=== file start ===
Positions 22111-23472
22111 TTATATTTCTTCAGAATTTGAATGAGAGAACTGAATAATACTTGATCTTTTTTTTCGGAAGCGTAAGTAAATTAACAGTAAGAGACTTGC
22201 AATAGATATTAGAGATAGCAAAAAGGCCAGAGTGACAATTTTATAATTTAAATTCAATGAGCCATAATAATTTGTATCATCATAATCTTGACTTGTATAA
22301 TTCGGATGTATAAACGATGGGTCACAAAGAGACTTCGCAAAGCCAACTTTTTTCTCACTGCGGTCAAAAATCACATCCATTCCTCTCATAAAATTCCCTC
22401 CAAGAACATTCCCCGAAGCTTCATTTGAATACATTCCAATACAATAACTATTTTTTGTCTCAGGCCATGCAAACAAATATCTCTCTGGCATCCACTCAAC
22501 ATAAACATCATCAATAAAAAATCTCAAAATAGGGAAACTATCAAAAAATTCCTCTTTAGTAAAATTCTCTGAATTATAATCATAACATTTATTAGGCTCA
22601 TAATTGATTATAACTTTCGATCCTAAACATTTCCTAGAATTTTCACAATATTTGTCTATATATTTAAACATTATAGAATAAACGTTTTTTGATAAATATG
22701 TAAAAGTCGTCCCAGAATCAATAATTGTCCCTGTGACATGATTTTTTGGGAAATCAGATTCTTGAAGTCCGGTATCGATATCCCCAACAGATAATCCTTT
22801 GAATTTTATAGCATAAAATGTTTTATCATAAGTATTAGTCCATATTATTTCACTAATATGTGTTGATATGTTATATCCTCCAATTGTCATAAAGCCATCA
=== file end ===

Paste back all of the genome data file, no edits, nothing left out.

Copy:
Positions 22111-23472
22111 TTATATTTCTTCAGAATTTGAATGAGAGAACTGAATAATACTTGATCTTTTTTTTCGGAAGCGTAAGTAAATTAACAGTAAGAGACTTGC
22201 AATAGATATTAGAGATAGCAAAAAGGCCAGAGTGACAATTTTATAATTTAAATTCAATGAGCCATAATAATTTGTATCATCATAATCTTGACTTGTATAA
22301 TTCGGATGTATAAACGATGGGTCACAAAGAGACTTCGCAAAGCCAACTTTTTTCTCACTGCGGTCAAAAATCACATCCATTCCTCTCATAAAATTCCCTC
22401 CAAGAACATTCCCCGAAGCTTCATTTGAATACATTCCAATACAATAACTATTTTTTGTCTCAGGCCATGCAAACAAATATCTCTCTGGCATCCACTCAAC
22501 ATAAACATCATCAATAAAAAATCTCAAAATAGGGAAACTATCAAAAAATTCCTCTTTAGTAAAATTCTCTGAATTATAATCATAACATTTATTAGGCTCA
22601 TAATTGATTATAACTTTCGATCCTAAACATTTCCTAGAATTTTCACAATATTTGTCTATATATTTAAACATTATAGAATAAACGTTTTTTGATAAATATG
22701 TAAAAGTCGTCCCAGAATCAATAATTGTCCCTGTGACATGATTTTTTGGGAAATCAGATTCTTGAAGTCCGGTATCGATATCCCCAACAGATAATCCTTT
22801 GAATTTTATAGCATAAAATGTTTTATCATAAGTATTAGTCCATATTATTTCACTAATATGTGTTGATATGTTATATCCTCCAATTGTCATAAAGCCATCA